to see as it will be faint at magnitude
meteors are active during the month with maximum activity during
The rate is low at on 5 meteors per hour (ZHR).
The meteors move in long, slow paths across the sky. Radiants at
RA14h04m Dec. -09° and RA13h36m Dec. -11°
are active from 18th
a maximum on the 22nd. Rates are 10 meteors per hour (ZHR).
Fine displays were seen in 1803, 1922 and 1982 so it will be worth
while observing this year in case of enhanced activity. Radiant at
The meteors from the shower originate
from comet Thatcher that was discovered in 1861 by A. E. Thatcher.
are active from 20th
into May with two peaks in activity. One on the 28th
and the other on the 12th
Rates are low at only 5 meteors per hour (ZHR).
Radiant at RA16h31m Dec. -24°
are active from the 24th with a maximum due in May.
Radiant at RA22h30m Dec. -01°
Brighter than Magnitude +6.0)
Magnitude. P.A. Type of event. Notes
13th 23.35:10 2223 159370 +3.9 096° DD gamma
19th 04.28:13 2902 163060 +5.9 216° RD 57
28th 18.06:51 692 94027 +0.1 056° DD Aldebaran
28th 18.00:38 692 94027 +0.1 292° RB Aldebaran
very detailed list of occultations visible this month, Click
here. (Data from Occult Software)
are UT as seen from IoMAS Observatory. Start to observe these
events about 20 minutes before the above times to allow for
differences in your latitude and longitude. This will give you
time to locate the star that is about to be occulted.
= Zodiacal Catalogue. Type of Event DD = disappearance at dark
limb, RD = Reappearance at dark limb. RB = Reappearance on bright
limb. PA = Position Angle around limb of the Moon, where 0 degrees
is north, 90 degrees is east, 180 degrees is south and 270 degrees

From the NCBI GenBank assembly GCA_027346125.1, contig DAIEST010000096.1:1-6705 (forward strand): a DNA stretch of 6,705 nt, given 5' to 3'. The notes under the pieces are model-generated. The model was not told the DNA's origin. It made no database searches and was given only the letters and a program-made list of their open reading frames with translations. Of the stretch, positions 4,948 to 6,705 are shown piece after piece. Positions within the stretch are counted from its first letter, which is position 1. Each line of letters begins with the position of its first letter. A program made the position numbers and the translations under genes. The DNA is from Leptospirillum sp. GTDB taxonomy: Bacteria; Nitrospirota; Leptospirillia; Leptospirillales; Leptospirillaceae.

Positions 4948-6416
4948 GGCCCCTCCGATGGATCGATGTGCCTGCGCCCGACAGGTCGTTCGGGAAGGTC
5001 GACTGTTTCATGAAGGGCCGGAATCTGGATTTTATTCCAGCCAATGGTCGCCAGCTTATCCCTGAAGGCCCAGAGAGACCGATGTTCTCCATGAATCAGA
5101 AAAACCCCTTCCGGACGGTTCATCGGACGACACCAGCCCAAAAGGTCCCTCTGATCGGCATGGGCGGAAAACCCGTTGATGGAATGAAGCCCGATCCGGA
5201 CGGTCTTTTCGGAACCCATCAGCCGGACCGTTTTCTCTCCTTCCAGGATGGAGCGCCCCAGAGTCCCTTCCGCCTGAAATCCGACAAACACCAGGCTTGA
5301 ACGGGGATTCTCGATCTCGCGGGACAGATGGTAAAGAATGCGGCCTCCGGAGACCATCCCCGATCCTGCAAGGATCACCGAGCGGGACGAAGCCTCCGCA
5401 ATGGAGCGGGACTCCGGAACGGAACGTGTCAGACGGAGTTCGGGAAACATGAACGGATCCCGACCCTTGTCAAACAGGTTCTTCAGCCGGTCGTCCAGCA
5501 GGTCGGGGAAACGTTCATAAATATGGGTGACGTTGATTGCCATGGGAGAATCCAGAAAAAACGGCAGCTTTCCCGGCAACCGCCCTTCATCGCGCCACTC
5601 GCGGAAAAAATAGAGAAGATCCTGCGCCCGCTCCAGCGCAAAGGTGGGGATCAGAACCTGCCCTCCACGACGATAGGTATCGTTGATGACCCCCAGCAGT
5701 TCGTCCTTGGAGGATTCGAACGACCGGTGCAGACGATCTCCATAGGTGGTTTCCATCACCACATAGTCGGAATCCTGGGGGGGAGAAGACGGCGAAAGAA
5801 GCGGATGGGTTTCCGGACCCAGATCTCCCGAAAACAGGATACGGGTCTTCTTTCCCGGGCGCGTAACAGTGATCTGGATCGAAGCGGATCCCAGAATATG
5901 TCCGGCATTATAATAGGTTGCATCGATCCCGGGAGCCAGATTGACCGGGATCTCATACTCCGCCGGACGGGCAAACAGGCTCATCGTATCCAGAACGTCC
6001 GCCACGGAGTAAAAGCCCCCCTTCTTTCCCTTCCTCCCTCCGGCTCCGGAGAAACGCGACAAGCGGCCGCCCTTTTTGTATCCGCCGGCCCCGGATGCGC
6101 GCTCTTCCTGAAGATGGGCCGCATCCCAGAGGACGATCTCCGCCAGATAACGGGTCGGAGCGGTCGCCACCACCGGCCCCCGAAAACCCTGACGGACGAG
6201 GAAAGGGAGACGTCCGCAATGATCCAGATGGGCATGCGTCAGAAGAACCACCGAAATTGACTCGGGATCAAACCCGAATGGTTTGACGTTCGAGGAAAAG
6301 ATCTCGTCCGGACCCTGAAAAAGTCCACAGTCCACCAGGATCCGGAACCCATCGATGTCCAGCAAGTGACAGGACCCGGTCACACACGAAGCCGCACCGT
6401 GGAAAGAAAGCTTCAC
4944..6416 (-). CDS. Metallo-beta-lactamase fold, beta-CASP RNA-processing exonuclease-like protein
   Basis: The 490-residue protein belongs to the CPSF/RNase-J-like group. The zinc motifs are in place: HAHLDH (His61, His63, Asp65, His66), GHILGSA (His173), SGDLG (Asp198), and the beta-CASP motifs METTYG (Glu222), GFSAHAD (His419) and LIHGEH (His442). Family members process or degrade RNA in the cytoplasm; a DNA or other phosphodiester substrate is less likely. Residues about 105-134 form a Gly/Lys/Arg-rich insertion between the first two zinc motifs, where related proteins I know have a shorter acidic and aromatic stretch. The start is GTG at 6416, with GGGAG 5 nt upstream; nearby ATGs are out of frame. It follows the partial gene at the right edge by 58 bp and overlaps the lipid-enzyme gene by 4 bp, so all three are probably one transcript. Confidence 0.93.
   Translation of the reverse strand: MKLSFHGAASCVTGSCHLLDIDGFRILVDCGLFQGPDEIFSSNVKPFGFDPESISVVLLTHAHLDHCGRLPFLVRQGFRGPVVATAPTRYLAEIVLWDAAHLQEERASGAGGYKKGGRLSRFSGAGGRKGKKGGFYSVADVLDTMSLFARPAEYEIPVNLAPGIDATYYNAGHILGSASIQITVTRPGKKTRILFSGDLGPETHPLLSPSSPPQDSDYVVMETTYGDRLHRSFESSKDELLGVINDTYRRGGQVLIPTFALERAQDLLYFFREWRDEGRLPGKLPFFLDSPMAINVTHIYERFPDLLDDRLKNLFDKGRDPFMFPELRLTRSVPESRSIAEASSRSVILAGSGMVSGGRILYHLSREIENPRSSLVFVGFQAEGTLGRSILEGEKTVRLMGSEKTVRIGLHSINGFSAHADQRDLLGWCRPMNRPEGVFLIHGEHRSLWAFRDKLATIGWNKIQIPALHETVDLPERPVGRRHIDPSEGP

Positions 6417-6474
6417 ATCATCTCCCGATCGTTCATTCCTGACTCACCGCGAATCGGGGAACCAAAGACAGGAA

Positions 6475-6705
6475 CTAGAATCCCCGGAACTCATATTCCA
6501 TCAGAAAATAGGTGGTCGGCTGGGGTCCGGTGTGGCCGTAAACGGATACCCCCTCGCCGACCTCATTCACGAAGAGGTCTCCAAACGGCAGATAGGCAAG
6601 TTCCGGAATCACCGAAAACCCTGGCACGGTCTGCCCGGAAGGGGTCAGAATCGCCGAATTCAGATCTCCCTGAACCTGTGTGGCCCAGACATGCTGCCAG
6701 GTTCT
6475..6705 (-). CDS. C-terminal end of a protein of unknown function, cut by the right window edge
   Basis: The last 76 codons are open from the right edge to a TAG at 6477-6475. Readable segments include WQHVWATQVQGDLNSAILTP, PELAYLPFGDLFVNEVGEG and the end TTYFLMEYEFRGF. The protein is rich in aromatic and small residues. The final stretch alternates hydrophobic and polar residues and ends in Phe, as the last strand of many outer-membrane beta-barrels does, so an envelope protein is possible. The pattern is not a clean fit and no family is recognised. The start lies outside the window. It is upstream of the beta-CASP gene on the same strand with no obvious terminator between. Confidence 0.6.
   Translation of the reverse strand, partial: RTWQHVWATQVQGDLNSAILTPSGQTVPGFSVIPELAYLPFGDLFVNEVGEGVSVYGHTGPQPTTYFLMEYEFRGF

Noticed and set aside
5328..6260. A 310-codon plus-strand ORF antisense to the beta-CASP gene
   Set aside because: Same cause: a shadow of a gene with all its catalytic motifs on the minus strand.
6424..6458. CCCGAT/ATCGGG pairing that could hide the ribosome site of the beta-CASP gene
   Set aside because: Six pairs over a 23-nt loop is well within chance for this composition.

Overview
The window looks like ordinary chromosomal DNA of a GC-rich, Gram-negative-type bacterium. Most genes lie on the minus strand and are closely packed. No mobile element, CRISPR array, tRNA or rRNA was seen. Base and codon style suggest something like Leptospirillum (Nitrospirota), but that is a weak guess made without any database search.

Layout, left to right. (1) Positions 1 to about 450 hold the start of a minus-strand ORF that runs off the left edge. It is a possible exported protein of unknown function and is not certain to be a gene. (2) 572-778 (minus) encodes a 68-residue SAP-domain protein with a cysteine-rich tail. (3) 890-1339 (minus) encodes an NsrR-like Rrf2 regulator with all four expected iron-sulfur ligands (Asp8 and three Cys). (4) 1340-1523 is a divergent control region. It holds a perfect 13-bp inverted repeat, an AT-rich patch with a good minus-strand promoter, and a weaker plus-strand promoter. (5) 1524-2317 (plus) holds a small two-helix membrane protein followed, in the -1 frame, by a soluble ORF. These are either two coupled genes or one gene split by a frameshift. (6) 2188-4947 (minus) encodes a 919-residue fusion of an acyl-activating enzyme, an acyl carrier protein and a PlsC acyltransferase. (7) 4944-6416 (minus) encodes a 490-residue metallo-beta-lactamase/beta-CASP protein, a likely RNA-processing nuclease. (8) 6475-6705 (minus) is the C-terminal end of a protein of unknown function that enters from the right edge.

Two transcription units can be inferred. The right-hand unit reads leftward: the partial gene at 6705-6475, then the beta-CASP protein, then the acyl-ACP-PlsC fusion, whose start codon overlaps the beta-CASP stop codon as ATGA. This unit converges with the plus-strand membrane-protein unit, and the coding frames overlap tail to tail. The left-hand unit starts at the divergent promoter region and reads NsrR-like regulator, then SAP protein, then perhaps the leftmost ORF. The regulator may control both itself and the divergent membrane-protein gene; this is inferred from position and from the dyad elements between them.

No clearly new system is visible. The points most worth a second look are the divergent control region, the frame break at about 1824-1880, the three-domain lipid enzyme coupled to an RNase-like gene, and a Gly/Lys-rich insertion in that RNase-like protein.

D* = Double Star
above predictions were calculated from Occult software by David
Herald. More information regarding this software may be found at
star drops from magnitude
+2.1 to +3.4 in about 5 hours. There are no suitable dates for
observing this month. Click
here for a star chart for Algol.
Comet C/2015 V2 (Johnson) will
be in Hercules all month, shining at magnitude +8.4 on the first
and brightens to +7.4 by the end of the month. Click
here for an ephemeris.
P/Tuttle-Giacobini-Kresak (41P) is racing across the skies this
month. It will be found in Draco at the start of the month at
magnitude +6.7. It will move into Hercules by the 20th
and will have faded to magnitude +6.9. By the end of the month, it
will have faded to +7.7. Click here
for an ephemeris.
The international Space
Station crosses the Manx skies on a regular basis. For the latest
information on when the ISS is due to pass across the sky over the
next ten days, visit the link below.
transit Information from Heavens Above.com
for Manx Night Skies
Handbook of the British Astronomical Association 2017. BAA.
Stargazing 2017. Heather Couper & Nigel Henbest.
2017 Guide to the Night Sky. Storm Dunlop &
Wil Tirion. Collins 2016
2017: An Astronomical Year (U.K.
Edition) Richard J. Bartlett. October 2016
Yearbook 2017. Sky
at Night. BBC. Immediate Media Company, Bristol. 2016
Handbook Meteors. Neil Bone. Philip's 1993
Atlas of the Night
Sky. Storm Dunlop. Collins. 2005
Constellations. Josef Klepešta
and Antonin Rükl. Hamlyn. 1979
Brilliant Stars. Patrick
Moore. The Book People Ltd. 1996
Complete Guide to Stargazing.
Robin Scagell. Phillip's. 2006
Turn Left at Orion. Guy
Consolmango and Dan M. Davis. Cambridge U.P. 2008
2000.0 Edited Ian Ridpath. Longman Scientific & Technical.
Planetary data derived from
Picture graphics derived from Stellarium
and Guide 9 Software.